When the Facilitator Knows Nothing or Everything About the Subject


A client asked me recently, “How do you facilitate when you know nothing about the subject?” I had to gulp and pause because it was actually true of what I was about to facilitate for that client. So I took a deep breath and, well…I’ll get back to that!

Or, what about the opposite situation?

One of the most frequent questions we get in our ToP facilitation class is, “How do you facilitate when you know everything” (i.e., you are a subject matter expert (SME)?

So this blog is going to explore both those questions. Knowing nothing to knowing everything! It’s really a question about neutrality. In the first case, knowing nothing allows you to be exceptionally neutral. But, you can be at a disadvantage if you are not able to follow the discussion. In the second case, you have an advantage in that you can be an enthusiastic listener who knows the complexities of the topic. But, you may be tempted to offer your opinion. And worse, you may subtly or not so subtly indicate positive or negative reactions to other’s ideas or perspectives.

A third pitfall that I am facing in the near future is knowing nothing about the topic but, I want to know a lot. I am passionate and care a lot about the topic. So how do I stay neutral in the face of that deep passion about a topic I know nothing about? We’ll answer that question of compromised neutrality also.

In a nutshell, how do you navigate this “pumpkin patch” of potential pitfalls?

(I hope you are admiring my p-p-p-p alliteration?)😊

Let’s go back to the first situation when you know nothing about the topic.

I. Situation- Facilitator Knows Nothing About The Topic

I said to this client:

“It’s actually often better when the facilitator does not know much about the topic because I can stay focused on the process that is needed and not get caught up in the content.”


“I do take the time to read up on the topic based on what you have given me, so I am sure to know how to spell acronyms and understand key concepts.”


“I ask naive questions sometimes of the group. It might sound like, ‘Why is this so important to you?’ Or, ‘What would you tell someone like me who knows nothing about this topic to justify your perspective?'”

Although I was a little worried about whether the client would except what I just told him, it did seem to do the trick. He didn’t pursue that question any further.👀PHEW

II. Situation – Facilitator Knows Everything About The Topic

Here’s what we typically say in our ToP Facilitation Methods classes:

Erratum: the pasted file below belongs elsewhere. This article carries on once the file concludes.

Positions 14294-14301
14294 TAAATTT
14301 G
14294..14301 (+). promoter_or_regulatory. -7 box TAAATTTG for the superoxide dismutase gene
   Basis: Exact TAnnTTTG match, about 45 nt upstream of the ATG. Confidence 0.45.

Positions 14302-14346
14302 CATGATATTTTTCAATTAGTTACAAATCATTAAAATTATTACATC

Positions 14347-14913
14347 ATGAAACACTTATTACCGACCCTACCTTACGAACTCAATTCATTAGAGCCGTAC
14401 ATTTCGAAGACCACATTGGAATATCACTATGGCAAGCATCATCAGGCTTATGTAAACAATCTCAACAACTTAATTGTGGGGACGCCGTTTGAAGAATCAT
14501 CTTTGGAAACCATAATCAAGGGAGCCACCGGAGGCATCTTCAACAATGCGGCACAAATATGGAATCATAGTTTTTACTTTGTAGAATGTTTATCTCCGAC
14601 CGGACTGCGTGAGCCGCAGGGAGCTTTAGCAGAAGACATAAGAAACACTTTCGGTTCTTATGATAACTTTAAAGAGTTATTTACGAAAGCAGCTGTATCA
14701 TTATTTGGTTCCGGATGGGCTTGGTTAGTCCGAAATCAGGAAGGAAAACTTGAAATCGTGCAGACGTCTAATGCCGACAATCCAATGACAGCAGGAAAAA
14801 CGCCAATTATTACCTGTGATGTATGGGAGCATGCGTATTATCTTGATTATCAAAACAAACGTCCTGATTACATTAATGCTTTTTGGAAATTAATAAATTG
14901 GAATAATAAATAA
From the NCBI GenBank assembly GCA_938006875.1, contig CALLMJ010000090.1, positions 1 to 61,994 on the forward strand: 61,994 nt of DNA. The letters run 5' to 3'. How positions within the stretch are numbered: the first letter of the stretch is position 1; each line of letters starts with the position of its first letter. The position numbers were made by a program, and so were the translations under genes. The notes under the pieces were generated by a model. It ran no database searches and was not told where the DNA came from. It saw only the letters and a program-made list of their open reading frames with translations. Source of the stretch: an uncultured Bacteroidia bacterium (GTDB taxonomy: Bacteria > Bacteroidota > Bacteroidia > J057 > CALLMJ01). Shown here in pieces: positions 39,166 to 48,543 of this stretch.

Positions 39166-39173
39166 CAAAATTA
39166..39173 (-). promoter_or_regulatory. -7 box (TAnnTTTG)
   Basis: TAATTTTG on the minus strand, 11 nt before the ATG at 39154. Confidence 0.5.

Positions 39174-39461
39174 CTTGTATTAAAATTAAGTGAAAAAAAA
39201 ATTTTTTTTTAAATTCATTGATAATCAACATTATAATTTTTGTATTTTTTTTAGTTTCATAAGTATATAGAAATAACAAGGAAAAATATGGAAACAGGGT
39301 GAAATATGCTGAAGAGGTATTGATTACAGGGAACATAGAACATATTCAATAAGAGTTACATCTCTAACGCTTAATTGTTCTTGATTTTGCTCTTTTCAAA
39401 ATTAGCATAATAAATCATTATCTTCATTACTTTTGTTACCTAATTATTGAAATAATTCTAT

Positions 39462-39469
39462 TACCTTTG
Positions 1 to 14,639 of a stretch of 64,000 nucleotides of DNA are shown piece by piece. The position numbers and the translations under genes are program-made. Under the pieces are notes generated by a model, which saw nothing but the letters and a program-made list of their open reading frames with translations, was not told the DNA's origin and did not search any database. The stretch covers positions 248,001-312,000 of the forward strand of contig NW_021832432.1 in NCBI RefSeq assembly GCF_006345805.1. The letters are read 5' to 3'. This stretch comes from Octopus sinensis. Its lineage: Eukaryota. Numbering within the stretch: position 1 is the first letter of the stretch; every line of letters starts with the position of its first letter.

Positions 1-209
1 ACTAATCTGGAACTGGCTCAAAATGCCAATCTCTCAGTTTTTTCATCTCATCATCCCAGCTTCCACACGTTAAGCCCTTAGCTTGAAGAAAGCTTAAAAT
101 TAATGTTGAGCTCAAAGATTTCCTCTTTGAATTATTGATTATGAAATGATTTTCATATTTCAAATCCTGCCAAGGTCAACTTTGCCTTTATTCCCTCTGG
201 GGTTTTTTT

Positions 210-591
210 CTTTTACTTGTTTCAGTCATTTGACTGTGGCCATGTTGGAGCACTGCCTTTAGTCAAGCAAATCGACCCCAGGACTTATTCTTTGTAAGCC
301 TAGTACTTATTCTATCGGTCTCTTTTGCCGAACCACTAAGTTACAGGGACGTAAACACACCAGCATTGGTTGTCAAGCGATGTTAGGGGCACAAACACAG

Ideally, if you really know a lot about the topic and have a vested interest in it, it is better to find someone else in your group that can be the lead facilitator. You might just back them up or lead on the pieces where you can remain more objective.


Before the meeting, you can write down all of the things that you think the group needs to know about the topic based on your research and/or experience. You can have someone else in the group bring that information up when the moment is appropriate. Meet with that person before the meeting and help them understand when to offer what information. That way, the information is still given to the group, but it doesn’t come out of your mouth at a time when you were facilitating. If your designated person forgets to mention something, see the next suggestion below.


If there is no one else to take the lead, or you have not taken the time to write out the information in advance, you can let the group know you occasionally may have to offer information on the topic. When that moment comes, you sit down and make a motion of changing hats to indicate you are changing your role to participant. Then you say, “As a participant I would like to offer this information because I hope it might help the discussion go forward”. Keep your comments brief (2-3 minutes maximum) and in an as neutral tone as possible. And then when you are done, stand up, and make a motion of putting the facilitator hat back on. Tell them, “I am now back in the role of your facilitator and I will not offer any opinions on the rest of the discussion.”

III. Situation – Facilitator Knows Nothing But Is Deeply In Love With The Topic And Wants To Know Everything

OK, I admit it. This has happened to me. This is a tricky one and I am really talking to myself as I give you some advice.

First of all you need to journal or have a deep listening session with someone about your passion for this topic. You need to defuse your passionate interest before you facilitate the group.


When you get in front of the group, squash all temptations to tell them how you love this topic. They don’t care! You are there to help them do their best thinking. It is not about you. Drop your ego and your passion at the door. It doesn’t mean you can’t have a lively, interested look on your face throughout.😊


Make a long list of all the reasons why your passionate interest in this topic could be unhelpful to the group.

Which are the situations you encounter most yourself? And, what specifically have you found to work well so that you can remain in service of the group and focus on process and not content?

Barbara MacKay

Barbara loves “everything facilitation”. She thinks BIG! She loves working with other facilitators around the globe to create transformational results for client groups. She loves teaching others how to do that. She loves presenting at global facilitator conferences. She loves certifying new professional facilitators. If you also love what process facilitation can do for the world, connect with her – virtually or in person. She believes facilitation processes, used well, will provide the roadmap to a more just and sustainable world.

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